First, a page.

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We have had some bones to pick with Governor Walker in the past. He seemed to us to be too close to some corporate interests (see our 8/11/15 story), which made us worry that he was too comfortable with crony capitalism. But we also admired the way he fought some other special interests, most notably public sector unions. He was determined, courageous, and effective. We also admired the way he made his way in life without a college degree.
Now that he has “suspended” his presidential campaign, the media is full of negative stories about him. They mostly take a “hit him when he is down” tone. He is supposed to have been gaffe prone. But when you read the so-called gaffes, they don’t amount to much. He is supposed to have been a poor speaker or a poor manager of his campaign. The article below makes what seems to us to be the most important point: he got less than 14 minutes of airtime for the two debates together.
Scott Walker strikes us as a smart, serious, solid, but not flashy public figure who simply needed more than 14 minutes to explain himself and his positions. The moderators asked him fewer questions than others; in addition, most of the questions were about something that Donald Trump said. Yes, Walker might have tried to interrupt others and grab the microphone more often than he did. But more power to him for not debasing himself, for remaining true to himself. Being able to interrupt others and talk over them is not a good criterion for being selected as president. Neither is skill as an entertainer. Just try to imagine former presidents being thrust into the three ring circus Donald Trump and the moderators have made of the debates. Can’t imagine them there? Neither can we.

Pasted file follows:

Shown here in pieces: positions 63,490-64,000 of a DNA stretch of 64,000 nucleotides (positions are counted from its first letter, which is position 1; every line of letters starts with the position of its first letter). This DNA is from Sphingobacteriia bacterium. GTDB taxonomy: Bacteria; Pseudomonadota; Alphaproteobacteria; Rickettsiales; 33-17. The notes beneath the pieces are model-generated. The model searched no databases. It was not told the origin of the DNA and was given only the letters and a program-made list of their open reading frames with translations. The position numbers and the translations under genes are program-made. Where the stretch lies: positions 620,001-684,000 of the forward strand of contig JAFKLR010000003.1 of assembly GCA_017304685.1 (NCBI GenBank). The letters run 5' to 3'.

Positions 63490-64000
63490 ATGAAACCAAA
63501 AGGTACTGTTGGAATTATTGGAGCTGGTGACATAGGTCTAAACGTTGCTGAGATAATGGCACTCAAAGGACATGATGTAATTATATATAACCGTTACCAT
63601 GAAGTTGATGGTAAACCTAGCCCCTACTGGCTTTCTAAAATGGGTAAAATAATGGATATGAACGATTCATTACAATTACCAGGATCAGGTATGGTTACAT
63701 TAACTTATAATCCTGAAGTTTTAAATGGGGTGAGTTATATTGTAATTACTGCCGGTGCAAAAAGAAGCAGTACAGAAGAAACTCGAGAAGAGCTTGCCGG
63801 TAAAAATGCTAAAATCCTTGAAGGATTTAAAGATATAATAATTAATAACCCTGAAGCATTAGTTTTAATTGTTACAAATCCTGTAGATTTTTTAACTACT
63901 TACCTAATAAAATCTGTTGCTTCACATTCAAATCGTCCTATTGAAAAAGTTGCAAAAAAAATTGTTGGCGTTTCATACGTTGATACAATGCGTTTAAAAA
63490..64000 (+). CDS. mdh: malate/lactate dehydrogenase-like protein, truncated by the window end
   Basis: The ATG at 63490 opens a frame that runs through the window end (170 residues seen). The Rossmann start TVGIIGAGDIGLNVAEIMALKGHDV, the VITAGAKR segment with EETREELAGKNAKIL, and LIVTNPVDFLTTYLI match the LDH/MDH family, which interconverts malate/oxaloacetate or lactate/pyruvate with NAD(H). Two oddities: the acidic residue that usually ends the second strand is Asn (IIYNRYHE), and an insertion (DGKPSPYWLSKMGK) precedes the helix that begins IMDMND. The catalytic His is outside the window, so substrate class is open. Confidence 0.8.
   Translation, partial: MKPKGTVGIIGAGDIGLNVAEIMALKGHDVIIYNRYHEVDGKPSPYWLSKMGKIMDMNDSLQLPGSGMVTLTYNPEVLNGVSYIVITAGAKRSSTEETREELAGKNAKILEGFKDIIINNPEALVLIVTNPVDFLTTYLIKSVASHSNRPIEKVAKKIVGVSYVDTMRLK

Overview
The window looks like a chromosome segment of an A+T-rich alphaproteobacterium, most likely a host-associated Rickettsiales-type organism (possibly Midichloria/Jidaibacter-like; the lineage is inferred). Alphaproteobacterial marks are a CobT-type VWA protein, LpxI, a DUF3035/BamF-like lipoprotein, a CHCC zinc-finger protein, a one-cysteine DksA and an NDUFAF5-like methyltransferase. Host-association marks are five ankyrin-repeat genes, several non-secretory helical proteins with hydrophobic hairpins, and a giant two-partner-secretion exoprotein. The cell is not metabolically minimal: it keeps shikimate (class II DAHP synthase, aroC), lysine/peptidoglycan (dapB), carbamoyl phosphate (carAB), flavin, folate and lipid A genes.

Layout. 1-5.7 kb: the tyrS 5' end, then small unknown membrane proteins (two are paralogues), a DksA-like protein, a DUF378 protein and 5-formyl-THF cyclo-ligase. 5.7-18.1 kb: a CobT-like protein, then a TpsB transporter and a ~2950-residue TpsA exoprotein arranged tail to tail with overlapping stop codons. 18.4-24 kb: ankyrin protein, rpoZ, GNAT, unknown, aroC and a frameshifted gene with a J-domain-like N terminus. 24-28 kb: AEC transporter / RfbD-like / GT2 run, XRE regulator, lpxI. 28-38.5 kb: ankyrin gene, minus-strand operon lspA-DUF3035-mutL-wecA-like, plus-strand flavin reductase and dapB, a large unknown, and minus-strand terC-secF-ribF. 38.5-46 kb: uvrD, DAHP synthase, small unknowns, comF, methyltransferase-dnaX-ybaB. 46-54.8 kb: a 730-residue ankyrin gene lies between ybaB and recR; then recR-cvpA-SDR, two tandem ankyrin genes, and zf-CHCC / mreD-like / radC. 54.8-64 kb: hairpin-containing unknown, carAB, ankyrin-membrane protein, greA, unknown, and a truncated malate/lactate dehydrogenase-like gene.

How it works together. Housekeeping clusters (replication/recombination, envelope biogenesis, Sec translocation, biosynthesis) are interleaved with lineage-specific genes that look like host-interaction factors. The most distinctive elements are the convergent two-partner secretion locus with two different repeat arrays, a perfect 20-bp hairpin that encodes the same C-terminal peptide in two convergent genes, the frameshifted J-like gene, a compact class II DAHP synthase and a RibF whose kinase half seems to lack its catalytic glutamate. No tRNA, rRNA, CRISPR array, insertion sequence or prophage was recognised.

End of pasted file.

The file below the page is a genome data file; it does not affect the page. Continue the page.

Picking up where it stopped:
During the 2012 election, the general consensus was that Mitt Romney “won” the first debate. Obama was asked about it afterward and said that he had been “ too polite.” Sure enough, he was very rude to Romney the next time out. In a flash, all the decorum of past debates was gone, replaced by the rules of reality TV.
Whatever one’s view on Scott Walker as a candidate or on his positions, his early withdrawal from the race does not augur well for future campaigns or getting serious people to run.